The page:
Relevant literature has identified resilience theory as an approach to address higher smoking rates among lower SES populations. The appeal of this approach is that it employs an asset-based focus rather than deficits [4,5,6,7,8,9]. The ‘resilience construct’ considers how an individual can draw upon resources when confronted with hardship, difficulties, and danger, in order to overcome negative life experiences  . Previous studies have helped demonstrate that perceived stress and adversity are large barriers to smoking cessation for those who reside in lower SES populations [12,13,14]. Resilience is defined as ‘bouncing back from adversity’, as well as finding hope and meaning . However, resilience studies have often achieved only modest smoking abstinence outcomes, and have mainly only focussed on youths (children, adolescents, and young adults) [8, 16,17,18,19].
Ward et al.’s psychosocial interactive model of resilience advances previous resilience work because it considers the external social environment in addition to the internal psychological properties of an individual, proposing that interaction between these influences resilience over the individual’s life-course . The model has been used as a theoretical framework to explain how changes in the social environment (external resilience) can help activate or ‘switch on’ internal resilience properties (e.g. self-esteem, self-confidence, motivation, self-efficacy) by increasing social support to augment an individual’s ability to change behaviour. The model further explains how intervention strategies based on internal resilience (e.g. motivational interviewing) can be used to increase motivation and enhance self-belief. This is important for lower SES populations because these populations are associated with low self-efficacy, poor self-esteem, and low motivation to act, often due to lower social support and higher perceived stress [20,21,22,23,24]. Ward et al.’s model was introduced in relation to smoking and vulnerable groups, including those people who reside in postcodes with a lower socioeconomic status [4, 5, 7].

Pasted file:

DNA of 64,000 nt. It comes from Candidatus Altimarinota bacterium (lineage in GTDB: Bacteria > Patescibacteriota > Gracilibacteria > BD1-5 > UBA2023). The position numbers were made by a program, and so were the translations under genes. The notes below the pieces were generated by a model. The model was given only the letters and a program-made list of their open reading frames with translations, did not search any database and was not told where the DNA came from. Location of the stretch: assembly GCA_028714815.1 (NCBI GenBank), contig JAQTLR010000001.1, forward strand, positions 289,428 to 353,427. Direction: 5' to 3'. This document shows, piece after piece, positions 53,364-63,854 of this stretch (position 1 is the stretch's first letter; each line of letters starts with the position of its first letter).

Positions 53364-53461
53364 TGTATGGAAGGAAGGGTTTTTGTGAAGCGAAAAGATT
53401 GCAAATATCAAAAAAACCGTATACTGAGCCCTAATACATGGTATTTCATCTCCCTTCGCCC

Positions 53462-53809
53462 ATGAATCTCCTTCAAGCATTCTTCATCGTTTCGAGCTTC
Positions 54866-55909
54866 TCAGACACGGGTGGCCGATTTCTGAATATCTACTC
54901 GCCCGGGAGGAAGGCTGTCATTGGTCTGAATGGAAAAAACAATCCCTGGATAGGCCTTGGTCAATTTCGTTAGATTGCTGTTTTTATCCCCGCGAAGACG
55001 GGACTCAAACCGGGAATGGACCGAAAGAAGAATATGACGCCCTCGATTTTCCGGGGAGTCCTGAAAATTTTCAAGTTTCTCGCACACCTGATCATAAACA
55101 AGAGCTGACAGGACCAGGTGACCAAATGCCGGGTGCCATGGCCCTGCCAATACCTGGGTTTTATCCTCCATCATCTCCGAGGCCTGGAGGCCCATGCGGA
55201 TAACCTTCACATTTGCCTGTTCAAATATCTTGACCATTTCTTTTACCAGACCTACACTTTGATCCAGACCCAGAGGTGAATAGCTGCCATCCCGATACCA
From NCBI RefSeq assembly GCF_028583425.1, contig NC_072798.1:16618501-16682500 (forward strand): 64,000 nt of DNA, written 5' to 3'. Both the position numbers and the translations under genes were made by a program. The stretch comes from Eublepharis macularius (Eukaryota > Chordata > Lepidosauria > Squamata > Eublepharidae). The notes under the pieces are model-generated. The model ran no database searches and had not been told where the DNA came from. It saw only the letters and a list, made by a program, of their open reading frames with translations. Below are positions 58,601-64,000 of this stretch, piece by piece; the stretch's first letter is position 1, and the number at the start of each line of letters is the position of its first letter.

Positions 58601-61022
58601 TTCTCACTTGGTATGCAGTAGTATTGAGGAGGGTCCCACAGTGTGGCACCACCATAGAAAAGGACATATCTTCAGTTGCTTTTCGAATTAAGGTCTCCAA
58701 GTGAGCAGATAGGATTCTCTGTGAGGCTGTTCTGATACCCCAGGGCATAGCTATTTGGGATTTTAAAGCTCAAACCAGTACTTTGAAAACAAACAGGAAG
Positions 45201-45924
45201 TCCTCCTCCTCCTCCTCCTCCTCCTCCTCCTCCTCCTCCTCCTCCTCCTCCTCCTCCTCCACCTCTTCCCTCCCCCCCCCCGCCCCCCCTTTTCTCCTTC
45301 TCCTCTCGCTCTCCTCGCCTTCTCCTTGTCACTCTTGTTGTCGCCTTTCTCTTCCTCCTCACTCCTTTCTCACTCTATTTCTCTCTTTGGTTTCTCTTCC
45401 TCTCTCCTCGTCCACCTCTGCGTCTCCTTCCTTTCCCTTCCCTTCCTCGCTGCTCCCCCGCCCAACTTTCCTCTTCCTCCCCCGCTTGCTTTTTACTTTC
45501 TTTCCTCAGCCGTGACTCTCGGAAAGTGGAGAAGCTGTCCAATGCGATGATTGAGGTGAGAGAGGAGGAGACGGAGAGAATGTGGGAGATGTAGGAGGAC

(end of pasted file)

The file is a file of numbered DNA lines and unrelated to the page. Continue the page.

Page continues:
Although some studies in this area discuss resilience as protective [8, 16, 18, 19], none use the psychosocial interactive model as the foundation from which to develop interventions. Further, many studies in this field attempt to stop young people commence smoking [8, 18, 19], rather than working with adults that may have been smoking for an extended period of time, to quit. We therefore aimed to develop and tailor a ‘Resilience Intervention for Smoking Cessation’ (RISC) which would optimise the interaction between the internal psychological domains of an individual (e.g. self-esteem and confidence) and their external social environment (e.g. family ties) with a view to promote smoking cessation in adults from lower SES populations. We planned to identify validated interventions that improve internal resilience and utilise factors that promote a supportive environment (external resilience). This information will be used as the starting point for a conversation with representatives of the intended target population. This conversation was to focus on experience with, and acceptability of, these approaches to supporting smoking cessation and would utilise the Nominal Group Technique (NGT) to ascertain possible consensus.
Nominal group technique
We chose a NGT to hear the voices of smokers recruited from a lower SES population regarding the potential components of a resilience focused intervention program. The NGT facilitates and encourages the participation of all group members . We used the NGT as a rigorous method to approach consensus on the usefulness and feasibility of potential constituent interventions for RISC, which we gained from the literature [25,26,27]. Below we describe how we compiled the list of potential components for the RISC, and then provide more detail about the way the NGT was applied in this research setting.
Compiling a list of component interventions